The U.S. Securities & Exchange Commission (SEC) defines churning as follows:
“Churning occurs when a broker engages in excessive buying and selling of securities in a customer’s account chiefly to generate commissions that benefit the broker. For churning to occur, the broker must exercise control over the investment decisions in the customer’s account, such as through a formal written discretionary agreement. Frequent in-and-out purchases and sales of securities that don’t appear necessary to fulfill the customer’s investment goals may be evidence of churning.
Churning is illegal and unethical. It can violate SEC Rule 15c1-7 and other securities laws.”
The Financial Industry Regulatory Authority (FINRA) refers to churning as “quantitative suitability” in their rules , stating:
“No single test defines excessive activity, but factors such as the turnover rate, the cost-equity ratio, and the use of in-and-out trading in a customer’s account may provide a basis for a finding that a member or associated person has violated the quantitative suitability obligation.”
Perhaps the Wikipedia definition is the easiest to comprehend:
“Churning is the practice of executing trades for an investment account by a salesman or broker in order to generate commission from the account.”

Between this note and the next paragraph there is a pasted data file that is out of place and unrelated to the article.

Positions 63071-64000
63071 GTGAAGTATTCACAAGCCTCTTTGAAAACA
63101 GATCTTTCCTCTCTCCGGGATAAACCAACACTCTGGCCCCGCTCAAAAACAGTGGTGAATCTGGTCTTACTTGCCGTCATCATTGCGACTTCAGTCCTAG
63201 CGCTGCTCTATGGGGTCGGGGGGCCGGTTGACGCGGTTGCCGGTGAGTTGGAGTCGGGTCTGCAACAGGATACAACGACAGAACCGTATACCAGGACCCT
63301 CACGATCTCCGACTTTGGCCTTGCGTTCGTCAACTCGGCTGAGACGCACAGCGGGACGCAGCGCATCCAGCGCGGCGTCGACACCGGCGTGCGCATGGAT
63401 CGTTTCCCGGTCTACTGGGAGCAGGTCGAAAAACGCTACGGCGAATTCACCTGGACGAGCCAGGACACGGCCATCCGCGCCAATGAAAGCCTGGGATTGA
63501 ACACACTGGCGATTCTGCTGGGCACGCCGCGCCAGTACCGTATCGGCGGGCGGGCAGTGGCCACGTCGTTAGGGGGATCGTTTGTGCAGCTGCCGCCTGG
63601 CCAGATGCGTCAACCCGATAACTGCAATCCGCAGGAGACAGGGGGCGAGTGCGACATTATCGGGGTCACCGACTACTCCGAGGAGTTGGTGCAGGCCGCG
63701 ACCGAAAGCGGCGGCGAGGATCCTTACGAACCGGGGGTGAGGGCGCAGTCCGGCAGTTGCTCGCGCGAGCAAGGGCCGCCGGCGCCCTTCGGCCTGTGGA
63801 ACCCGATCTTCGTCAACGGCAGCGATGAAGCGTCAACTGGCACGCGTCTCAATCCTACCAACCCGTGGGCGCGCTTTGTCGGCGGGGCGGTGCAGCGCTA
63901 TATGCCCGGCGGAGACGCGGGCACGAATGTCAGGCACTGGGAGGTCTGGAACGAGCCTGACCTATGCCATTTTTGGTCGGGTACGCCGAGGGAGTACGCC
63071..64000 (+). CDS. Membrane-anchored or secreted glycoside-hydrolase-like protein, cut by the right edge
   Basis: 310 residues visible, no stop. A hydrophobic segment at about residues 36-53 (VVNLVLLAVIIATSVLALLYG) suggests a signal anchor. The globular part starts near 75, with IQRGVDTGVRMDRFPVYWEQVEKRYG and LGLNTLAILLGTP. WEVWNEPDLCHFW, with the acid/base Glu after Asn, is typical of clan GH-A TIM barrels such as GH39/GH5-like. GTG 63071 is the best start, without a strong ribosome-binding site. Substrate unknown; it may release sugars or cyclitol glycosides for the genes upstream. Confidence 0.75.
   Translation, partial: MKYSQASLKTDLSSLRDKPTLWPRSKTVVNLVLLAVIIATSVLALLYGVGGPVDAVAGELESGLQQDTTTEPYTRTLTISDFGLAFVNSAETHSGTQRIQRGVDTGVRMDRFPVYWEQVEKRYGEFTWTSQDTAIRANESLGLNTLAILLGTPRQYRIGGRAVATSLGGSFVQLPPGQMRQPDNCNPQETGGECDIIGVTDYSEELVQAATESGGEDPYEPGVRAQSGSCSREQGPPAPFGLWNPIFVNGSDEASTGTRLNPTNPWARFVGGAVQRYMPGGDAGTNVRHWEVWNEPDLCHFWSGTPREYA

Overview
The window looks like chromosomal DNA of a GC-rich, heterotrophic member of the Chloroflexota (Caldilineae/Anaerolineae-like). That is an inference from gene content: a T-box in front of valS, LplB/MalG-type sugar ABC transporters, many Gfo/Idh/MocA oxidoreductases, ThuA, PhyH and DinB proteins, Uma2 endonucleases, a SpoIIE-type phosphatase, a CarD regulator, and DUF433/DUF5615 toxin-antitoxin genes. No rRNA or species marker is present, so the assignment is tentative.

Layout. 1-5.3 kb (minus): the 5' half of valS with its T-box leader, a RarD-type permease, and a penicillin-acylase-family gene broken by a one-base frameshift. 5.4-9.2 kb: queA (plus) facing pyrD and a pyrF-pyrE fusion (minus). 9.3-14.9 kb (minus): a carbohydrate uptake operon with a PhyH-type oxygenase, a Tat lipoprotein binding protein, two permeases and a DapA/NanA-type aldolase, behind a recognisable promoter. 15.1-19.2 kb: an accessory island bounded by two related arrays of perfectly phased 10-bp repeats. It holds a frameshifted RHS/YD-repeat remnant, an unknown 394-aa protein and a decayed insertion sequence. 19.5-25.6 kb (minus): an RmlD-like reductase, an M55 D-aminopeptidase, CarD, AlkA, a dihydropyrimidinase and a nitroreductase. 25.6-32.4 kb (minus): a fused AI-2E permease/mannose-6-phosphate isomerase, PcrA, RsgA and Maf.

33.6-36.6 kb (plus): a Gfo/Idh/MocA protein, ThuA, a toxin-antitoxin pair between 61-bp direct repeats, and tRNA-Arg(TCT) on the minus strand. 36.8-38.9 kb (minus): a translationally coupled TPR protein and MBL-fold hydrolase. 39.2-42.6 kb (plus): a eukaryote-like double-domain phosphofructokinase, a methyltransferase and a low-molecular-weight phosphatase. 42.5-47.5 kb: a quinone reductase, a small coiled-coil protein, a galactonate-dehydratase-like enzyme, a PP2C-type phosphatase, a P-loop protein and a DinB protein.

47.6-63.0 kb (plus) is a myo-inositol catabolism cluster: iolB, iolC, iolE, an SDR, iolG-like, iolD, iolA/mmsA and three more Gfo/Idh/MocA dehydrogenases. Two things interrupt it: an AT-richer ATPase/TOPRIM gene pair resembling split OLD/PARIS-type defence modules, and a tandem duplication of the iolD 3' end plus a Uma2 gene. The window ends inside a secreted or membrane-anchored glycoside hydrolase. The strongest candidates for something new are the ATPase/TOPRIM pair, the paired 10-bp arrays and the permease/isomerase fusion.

Churning and the “Looper” Turnover Rate
The Looper turnover rate calculates the total dollar amount of purchases during a time period divided by the average account equity and then annualized. As a rule of thumb, twice a year turnover is “suggestive” of excessive trading. Four times a year is “indicative” and six times a year turnover is “conclusive” of excessive trading.
If you think that your brokerage account has been churned, call for a no obligation discussion with an experienced securities attorney.
Examples of Churning
Follow this link to see cases involving churning.
Rex Securities Law , with offices in Boca Raton, FL, and Austin, TX, provides representation to investors nationwide who are seeking recovery of investment losses due to the negligence or fraud of stockbrokers and broker dealers. If you have questions about how your account has been handled, call to speak with an experienced securities attorney.
Most cases handled on a contingent fee basis meaning that you do not pay legal fees unless we are successful.
Rex Securities Law
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